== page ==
ISAKOS: 2019 Congress in Cancun, Mexico
ISAKOS

2019 ISAKOS Biennial Congress Paper #112

 

Do Femoral Head Osteochondral Lesions Predict a Poor Outcome in Hip Arthroscopy Patients?: A Matched Control Study with Minimum Five-Year Follow Up

Lyall J. Ashberg, MD, Atlantis, FL UNITED STATES
Mary J. Close, BS, Chicago, IL UNITED STATES
Itay Perets, MD, Jerusalem ISRAEL
Edwin O. Chaharbakhshi, BS, Chicago, IL UNITED STATES
John P. Walsh, MA, Des Moines, IA UNITED STATES
Benjamin G. Domb, MD, Chicago, IL UNITED STATES

American Hip Institute, Chicago, IL, UNITED STATES

FDA Status Not Applicable

Summary

The finding of a femoral head chondral lesion at arthroscopy does not portend a worse clinical outcome.

Abstract

Purpose

To determine whether an arthroscopic femoral head lesion finding affected the outcomes of patients undergoing hip arthroscopy.

Methods

Between April 2008 and March 2011, data were prospectively collected for all patients who underwent hip arthroscopy at our institution. Patients with femoral head (FH) lesions were matched to those without (control) for age, BMI, gender and lateral center-edge angle (LCEA). Patient reported outcome scores (PROs), including modified Harris hip score (mHHS), non-arthritic hip score (NAHS) and hip outcome score-sport specific subscale (HOS-SSS) were collected preoperatively and postoperatively at 3 months and annually thereafter. In addition, visual analogue scores (VAS) for pain and patient satisfaction were noted. Lastly, revision surgery, conversion to total hip arthroplasty (THA) and any complications were collected and compared.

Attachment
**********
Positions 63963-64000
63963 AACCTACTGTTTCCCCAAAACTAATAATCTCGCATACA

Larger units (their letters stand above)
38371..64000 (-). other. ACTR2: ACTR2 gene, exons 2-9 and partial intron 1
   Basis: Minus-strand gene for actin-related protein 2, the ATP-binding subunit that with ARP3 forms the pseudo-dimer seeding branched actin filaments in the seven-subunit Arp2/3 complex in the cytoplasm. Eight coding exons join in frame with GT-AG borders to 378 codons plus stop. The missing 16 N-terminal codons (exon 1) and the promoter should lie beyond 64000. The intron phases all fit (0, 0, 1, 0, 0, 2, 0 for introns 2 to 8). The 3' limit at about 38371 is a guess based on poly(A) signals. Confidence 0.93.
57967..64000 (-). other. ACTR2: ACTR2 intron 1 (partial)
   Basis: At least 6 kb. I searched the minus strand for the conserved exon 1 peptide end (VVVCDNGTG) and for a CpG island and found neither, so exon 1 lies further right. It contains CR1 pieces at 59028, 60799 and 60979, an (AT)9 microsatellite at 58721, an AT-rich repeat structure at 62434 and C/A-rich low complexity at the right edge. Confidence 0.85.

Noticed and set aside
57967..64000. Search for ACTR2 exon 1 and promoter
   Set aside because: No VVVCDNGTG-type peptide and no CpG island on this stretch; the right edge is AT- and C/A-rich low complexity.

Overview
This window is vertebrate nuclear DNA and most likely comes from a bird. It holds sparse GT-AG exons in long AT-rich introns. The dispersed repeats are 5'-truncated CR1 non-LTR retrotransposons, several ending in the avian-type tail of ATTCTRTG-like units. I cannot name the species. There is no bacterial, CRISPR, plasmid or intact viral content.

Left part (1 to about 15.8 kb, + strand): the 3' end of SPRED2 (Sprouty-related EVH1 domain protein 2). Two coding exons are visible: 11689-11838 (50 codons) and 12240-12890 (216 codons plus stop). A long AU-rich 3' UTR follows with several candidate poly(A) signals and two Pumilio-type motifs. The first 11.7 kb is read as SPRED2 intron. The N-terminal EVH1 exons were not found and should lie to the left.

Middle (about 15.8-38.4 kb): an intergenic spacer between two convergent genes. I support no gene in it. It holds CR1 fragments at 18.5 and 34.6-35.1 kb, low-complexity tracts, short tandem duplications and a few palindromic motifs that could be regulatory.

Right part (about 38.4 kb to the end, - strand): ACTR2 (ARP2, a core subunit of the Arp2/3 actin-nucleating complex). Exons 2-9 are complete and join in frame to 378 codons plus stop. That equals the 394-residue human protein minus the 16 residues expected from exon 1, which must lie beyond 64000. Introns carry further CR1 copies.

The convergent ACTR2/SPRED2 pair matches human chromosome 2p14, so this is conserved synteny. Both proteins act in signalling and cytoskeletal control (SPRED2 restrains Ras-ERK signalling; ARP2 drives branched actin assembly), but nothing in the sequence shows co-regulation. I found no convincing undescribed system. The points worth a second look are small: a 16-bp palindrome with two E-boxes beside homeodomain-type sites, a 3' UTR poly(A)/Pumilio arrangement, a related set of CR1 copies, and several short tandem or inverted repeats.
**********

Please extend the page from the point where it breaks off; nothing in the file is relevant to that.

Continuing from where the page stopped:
Results

(mean difference and frequency)

All PROS, VAS, and patient satisfaction were significantly improved at latest follow up between groups (FH = 96, control = 96). There was no difference in the degree of improvement between groups. However, patients with FH lesions had a higher rate of conversion to arthroplasty (32% vs. 15%, p=0.0027 at an average of 39 and 30 months, respectively). Patients in the control group underwent more revision arthroscopies (24% vs 5%, p=0.05). Those who were converted to THA were older at the time of surgery, had higher BMI, higher Tönnis grade, larger acetabular chondral defect size, and larger femoral head chondral defect sizes.

Conclusion

The finding of a femoral head chondral lesion at arthroscopy does not portend a worse clinical outcome. Factors such as older age at surgery, higher BMI, higher grade acetabular lesions, Tonnis grade I radiographic findings, lower preoperative NAHS, and larger alpha angles, lower outcome scores, and higher rates of conversion to arthroplasty can be expected.